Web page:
Dealer inspected two months ago, no mention of rear pad problem,
    Both sides are grinding.

    The way I look at it:

    Why did the rear ware before the front. Don't they have a good design for a proportioning valve?

    How can the valve be tested?

    If all that is needed is new pads, what should an install cost? (rough and dirty)

    If the rotors need to me ground/replaced, should that be covered under warranty?

    Anybody have any recent experience so I can get a feel what I am up against.

    Thanks In Advance,

  • I've got a 2006 GLS Elantra and I'm wondering if there is any aftermarket or manufacturer product that I can replace that rear ashtray with. Is there a cupholder unit or something else of use I could put there?
  • jlflemmonsjlflemmons Posts: 2,242
    Well, the rear pads on my '05 GT lasted about 22K miles. Caught them before they hit metal, but just barely.

    The rear pads are very small, and non-metallic. At the time I replaced mine, there was no semi-metallic pad available. Don't know if there is now, or not. Did your son not notice the wear tabs screeching before the pad backplate started rubbing the rotor?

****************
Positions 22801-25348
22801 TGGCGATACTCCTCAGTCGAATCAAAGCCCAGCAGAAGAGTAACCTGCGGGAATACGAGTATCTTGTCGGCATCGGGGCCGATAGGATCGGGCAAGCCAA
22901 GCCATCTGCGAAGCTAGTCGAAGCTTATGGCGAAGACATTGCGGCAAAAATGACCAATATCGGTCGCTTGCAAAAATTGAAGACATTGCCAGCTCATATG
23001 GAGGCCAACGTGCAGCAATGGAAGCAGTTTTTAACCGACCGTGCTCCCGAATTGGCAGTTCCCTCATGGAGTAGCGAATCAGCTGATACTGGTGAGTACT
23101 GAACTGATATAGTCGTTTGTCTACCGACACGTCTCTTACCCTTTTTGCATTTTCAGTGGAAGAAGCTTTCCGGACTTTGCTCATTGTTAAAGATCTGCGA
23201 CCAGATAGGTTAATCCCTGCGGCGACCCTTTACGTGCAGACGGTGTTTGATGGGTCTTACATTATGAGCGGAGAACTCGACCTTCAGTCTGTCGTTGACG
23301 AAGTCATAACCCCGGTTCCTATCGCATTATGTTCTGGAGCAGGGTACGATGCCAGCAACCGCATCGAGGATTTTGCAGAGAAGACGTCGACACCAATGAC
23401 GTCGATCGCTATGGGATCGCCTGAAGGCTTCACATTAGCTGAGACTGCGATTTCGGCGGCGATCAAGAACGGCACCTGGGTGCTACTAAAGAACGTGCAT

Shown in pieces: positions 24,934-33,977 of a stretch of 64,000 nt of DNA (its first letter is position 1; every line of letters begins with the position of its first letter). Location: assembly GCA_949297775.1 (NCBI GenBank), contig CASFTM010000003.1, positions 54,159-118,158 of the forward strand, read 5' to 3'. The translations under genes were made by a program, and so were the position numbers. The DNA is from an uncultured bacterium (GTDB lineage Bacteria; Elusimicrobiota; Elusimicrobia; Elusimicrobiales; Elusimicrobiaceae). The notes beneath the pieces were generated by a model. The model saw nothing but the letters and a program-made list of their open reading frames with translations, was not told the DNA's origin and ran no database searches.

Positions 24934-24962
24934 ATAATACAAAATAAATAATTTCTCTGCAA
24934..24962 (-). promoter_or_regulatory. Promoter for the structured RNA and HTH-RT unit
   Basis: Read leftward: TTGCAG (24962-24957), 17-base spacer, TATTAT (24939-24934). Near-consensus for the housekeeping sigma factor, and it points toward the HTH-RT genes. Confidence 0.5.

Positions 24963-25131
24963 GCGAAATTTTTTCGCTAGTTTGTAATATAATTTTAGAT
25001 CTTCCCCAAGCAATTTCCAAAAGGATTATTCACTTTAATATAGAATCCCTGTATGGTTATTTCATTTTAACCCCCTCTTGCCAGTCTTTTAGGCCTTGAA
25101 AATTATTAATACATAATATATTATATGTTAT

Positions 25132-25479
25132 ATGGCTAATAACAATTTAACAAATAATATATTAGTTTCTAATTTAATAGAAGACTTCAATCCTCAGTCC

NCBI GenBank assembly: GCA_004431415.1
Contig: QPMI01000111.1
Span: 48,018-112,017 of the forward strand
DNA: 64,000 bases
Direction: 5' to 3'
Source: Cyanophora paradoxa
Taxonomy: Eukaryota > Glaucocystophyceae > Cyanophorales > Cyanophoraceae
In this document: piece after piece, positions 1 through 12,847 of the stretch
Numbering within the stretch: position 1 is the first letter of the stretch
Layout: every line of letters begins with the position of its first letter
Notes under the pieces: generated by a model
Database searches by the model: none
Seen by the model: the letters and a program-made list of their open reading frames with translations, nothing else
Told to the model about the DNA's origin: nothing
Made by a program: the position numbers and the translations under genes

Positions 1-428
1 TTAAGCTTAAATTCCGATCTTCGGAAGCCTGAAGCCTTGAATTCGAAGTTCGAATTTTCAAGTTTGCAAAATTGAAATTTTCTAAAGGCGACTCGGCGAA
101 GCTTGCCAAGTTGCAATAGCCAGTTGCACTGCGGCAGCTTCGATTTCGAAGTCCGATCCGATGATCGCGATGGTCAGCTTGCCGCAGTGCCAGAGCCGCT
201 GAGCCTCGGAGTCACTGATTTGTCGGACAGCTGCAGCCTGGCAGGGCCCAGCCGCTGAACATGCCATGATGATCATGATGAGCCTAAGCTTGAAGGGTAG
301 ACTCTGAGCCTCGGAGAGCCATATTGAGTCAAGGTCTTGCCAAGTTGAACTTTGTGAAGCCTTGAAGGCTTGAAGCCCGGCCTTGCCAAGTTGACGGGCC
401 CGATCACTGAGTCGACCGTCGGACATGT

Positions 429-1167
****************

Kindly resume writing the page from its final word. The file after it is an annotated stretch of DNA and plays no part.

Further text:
• I don't know of anything that replaces it, but my Sears garage remote exactly fits in there. It's a nice, out-of-sight spot for that.
  • fushigifushigi Chicago suburbsPosts: 1,381
    The vent control on my wife's GLS has partly failed. Rotating the dial, it will no longer change the airflow from feet to face to defrost but if I rotate it over to defrost the AC light does come on. Seems like a failure in the motor that switches the airflow direction.

    Does anyone have any suggestions for things I can check before hauling it off to the dealer?

    I'll note that early this year the rear defrost button failed and we had that module - apparently the whole HVAC control area - replaced. While I suppose this could be related I'm doubtful.
    2017 Infiniti QX60 (me), 2012 Hyundai Elantra (wife)
  • Oops. I missed where you said "rear".

    I've thought of trying to get a cupholder back there but I'm not smart enough to figure out how to do it without ripping the console apart and making the whole thing look messy.
  • jlflemmonsjlflemmons Posts: 2,242